Then there is the usual "the outcomes ... must await further elaboration in the courts."
So a nod in one direction and then the other. What kind of guidelines will shape the decisions in these future cases? Click here for the SCOTUS answer, at this moment in time.
It's clear that the court remains divided on the First Amendment questions. Thus, Kennedy punted -- facing a head-on collision between his history of defending the First Amendment and his legacy-shaping advocacy of LGBTQ rights. And what about those renewed reports that he is poised to retire?
Back to the news coverage: So what did the court (and thus many journalists) avoid saying? In his Twitter-storm overview of yesterday's breaking news, our own Bobby Ross, Jr., stressed points made often in GetReligion discussions of these stories, when facing "distinctions between broad discrimination against a class of people and very, very narrow acts of conscience linked to longstanding religious doctrines and religious rites."
Note the word "narrow," which -- with due cause -- was at the center of the news coverage of this Masterpiece Cakeshop decision.
Now, did anyone really expect the court to offer explicit commentary on, oh, the guidelines in the Religious Freedom Restoration Act? Not really.
However, if SCOTUS says that religious liberty (or sexual liberty) will win in some future cases and not others, then that implies that someone will have to articulate RFRA-type standards that draw some guidelines for judges and legislators. Oh, and ordinary Americans who are in creative arts linked to weddings.
So we know that seven SCOTUS votes say that it's bad that Colorado politicos freely expressed their animus toward baker Jack Phillips and his conservative Christian faith.
However, was it important that his beliefs were rooted in centuries of Christian doctrine as opposed to mere personal feelings?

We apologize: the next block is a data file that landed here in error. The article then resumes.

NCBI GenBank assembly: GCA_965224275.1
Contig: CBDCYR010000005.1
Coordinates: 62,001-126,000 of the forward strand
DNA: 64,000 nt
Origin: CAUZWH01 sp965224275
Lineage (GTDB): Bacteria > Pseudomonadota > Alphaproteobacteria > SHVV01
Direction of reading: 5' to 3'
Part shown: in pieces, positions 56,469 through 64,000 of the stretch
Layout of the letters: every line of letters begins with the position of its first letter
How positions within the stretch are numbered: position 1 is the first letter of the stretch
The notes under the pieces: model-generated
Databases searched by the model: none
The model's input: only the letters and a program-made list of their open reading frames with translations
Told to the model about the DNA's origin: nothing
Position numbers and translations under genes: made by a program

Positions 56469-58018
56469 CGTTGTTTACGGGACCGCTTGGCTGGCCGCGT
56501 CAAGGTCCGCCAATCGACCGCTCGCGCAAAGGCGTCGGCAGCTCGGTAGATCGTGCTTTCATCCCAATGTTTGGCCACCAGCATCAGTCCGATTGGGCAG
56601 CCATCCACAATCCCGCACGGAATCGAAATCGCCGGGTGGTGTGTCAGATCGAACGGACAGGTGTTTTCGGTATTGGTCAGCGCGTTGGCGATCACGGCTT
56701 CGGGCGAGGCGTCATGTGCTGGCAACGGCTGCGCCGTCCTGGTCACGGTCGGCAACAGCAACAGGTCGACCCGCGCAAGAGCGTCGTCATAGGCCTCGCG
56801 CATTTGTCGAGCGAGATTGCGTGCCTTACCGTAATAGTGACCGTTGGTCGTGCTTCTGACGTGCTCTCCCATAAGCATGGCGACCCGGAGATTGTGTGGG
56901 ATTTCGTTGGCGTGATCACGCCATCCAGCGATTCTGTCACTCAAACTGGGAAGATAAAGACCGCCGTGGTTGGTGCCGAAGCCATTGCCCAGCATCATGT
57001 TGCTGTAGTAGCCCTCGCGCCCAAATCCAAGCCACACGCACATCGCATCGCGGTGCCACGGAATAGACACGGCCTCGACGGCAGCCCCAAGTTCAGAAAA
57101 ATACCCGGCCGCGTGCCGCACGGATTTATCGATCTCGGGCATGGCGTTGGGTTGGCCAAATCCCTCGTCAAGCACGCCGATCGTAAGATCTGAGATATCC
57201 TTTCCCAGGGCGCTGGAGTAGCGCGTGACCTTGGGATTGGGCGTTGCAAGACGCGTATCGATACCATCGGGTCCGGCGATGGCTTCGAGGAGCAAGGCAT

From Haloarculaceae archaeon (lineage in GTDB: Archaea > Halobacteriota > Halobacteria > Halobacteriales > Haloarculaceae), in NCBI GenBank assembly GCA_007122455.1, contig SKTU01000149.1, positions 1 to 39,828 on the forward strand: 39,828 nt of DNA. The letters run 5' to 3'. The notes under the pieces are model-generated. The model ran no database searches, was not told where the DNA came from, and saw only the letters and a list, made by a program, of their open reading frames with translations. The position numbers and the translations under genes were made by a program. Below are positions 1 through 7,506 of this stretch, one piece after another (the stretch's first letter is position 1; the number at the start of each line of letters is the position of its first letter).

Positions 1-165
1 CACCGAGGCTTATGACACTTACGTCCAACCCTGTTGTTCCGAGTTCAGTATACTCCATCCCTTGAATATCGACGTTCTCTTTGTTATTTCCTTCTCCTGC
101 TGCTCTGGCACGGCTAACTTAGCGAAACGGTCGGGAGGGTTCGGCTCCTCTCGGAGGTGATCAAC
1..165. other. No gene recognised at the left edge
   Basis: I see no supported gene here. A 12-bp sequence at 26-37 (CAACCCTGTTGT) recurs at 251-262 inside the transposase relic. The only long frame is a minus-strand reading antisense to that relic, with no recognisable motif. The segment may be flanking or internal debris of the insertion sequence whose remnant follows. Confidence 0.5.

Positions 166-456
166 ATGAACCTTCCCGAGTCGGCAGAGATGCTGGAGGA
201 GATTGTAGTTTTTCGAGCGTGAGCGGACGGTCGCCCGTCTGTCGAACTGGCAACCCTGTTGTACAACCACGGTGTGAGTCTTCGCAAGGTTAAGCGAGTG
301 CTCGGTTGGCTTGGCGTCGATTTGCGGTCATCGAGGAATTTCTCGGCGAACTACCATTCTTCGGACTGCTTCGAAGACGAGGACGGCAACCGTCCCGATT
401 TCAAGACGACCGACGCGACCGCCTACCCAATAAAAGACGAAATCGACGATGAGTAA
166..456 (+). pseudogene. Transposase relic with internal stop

We don't know.
Was it important that he offered to sell the gay couple any of the generic wedding goods in his store? That he offered to create cakes for other events for them?
We don't know.
Of course, what this baker declined to do was create one of his special, hand-crafted, unique designer cakes celebrating the same-sex wedding. Was it important that Phillips has, in the past, declined to make artistic statements linked to other (for him) religious issues, such as Halloween, bachelor parties, events celebrating divorce, cakes with atheistic messages or cakes containing alcohol?
We don't know.
Clearly, when it comes to old First Amendment liberalism on matters of religious liberty, the Supreme Court remains divided. Thus, the perfectly accurate, but incomplete, New York Times overture:
WASHINGTON -- The Supreme Court on Monday ruled in favor of a Colorado baker who had refused to create a wedding cake for a gay couple. The court’s decision was narrow, and it left open the larger question of whether a business can discriminate against gay men and lesbians based on rights protected by the First Amendment.